- Energy storage is a cost-effective alternative to traditional transmission lines for integrating renewable energy, maintaining reliability and modernizing the electric grid, according to a recent study.
- Using storage as a transmission asset, or SATA, can yield savings for consumers and limit the impacts on land resources and the environment, said the study by the New York Battery and Energy Storage Technology Consortium, or NY-BEST, in partnership with Quanta Technology.
- It recommends officials improve transmission planning by examining planning rules, tariffs and market designs that the authors say have resulted in “denying and inhibiting SATA development” in New York.
An energy storage project would typically have a lighter impact on the land and shorter development, permitting and construction timelines than transmission, the study said. It also can be added incrementally to address uncertainties in transmission needs.
“While energy storage cannot completely obviate the need for all new transmission lines, as our study shows, there are several cases where using energy storage as a transmission asset can avoid overbuilding new transmission lines and greatly reduce the potential impact on New York ratepayers,” said William Acker, executive director of NY-BEST.
American Clean Power compares storage-as-transmission to adding a highway lane for rush hour traffic. By integrating a storage resource into transmission equipment, SATA can inject or absorb electricity to facilitate power flows on transmission lines, it said.
“Used in this way, storage can enhance existing transmission lines or even serve as an alternative to building new transmission projects,” the industry group said.
Three use cases demonstrate that SATA is an alternative to transmission wires, according to the study. It reduces congestion and cost-effectively improves transfer capability, provides a technical advantage of grid voltage support that improves transmission capability and renewable energy deliverability, and it can improve capacity deliverability and reduce local capacity requirements.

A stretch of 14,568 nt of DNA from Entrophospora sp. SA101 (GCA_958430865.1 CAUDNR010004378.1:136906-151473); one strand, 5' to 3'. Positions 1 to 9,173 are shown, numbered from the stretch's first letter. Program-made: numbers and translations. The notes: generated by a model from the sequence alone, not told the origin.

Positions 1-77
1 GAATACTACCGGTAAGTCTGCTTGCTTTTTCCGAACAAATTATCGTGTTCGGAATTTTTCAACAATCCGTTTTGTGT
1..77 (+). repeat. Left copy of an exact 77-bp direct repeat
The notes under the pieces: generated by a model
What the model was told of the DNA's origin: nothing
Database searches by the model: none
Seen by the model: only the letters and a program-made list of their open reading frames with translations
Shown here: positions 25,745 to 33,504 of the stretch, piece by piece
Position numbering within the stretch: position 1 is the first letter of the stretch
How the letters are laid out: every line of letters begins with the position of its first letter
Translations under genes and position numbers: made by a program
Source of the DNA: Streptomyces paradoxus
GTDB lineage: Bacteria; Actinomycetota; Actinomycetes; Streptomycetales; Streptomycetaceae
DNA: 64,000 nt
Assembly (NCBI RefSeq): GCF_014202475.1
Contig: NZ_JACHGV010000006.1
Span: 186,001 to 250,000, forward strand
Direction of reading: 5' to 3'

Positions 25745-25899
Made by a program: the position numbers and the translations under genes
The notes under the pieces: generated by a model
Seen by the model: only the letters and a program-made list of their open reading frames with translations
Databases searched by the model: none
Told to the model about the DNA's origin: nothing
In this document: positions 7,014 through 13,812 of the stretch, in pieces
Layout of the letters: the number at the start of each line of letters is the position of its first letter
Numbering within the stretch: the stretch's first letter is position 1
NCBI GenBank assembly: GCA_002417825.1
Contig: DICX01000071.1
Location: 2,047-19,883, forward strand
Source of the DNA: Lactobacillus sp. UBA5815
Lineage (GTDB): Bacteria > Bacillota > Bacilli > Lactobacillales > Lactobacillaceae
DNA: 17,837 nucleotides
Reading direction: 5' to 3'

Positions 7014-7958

To increase transmission transfer capability over major bulk transmission systems, SATA can balance individual transmission line loadings and mitigate system voltage or stability issues, allowing the grid to carry higher power flows.
SATA also can provide voltage control and inertia that help the grid maintain consistent frequency and voltage. As a result, SATA may present an option to avoid costly transmission upgrades.
As fossil-fueled peaking generators retire, the power grid is losing operating flexibility in affected areas. Siting SATA can help planners avoid building expensive transmission lines and makes intermittent resources better able to respond to grid dispatch needs, the study said.
SATA would primarily control power flows among transmission facility loadings for more efficient use of transmission facilities.
American Clean Power said many RTOs and ISOs prevent or inhibit storage from being proposed or selected as a transmission project. As a result, they may not choose SATA even when it is cost-effective, forcing electric customers to pay “otherwise avoidable costs,” it said.
ISO-New England requests rule change for storage as a transmission-only asset
ISO New England asked the Federal Energy Regulatory Commission Dec. 29 to allow a rule change establishing storage as a transmission-only asset, or SATOA. The grid operator said such a system could be used in a rare situation when a municipality loses two of three transmission lines in a storm and the third line is overloaded, threatening an outage.
ISO-New England describes SATOA as an energy storage device connected to the pool transmission facility at 115 kV or higher, which can inject stored power to address transmission system requirements. The storage medium will not be restricted, ISO said: Batteries, air, water and other materials are acceptable.
The storage as a transmission-only asset will not be included in the grid operator’s market dispatch and pricing software or counted toward available reserve capability, ISO-New England said. The resources would instead be purpose-built as transmission equipment.
System operators could activate a SATOA to provide power by relieving the strain on the transmission line, ISO-New England said.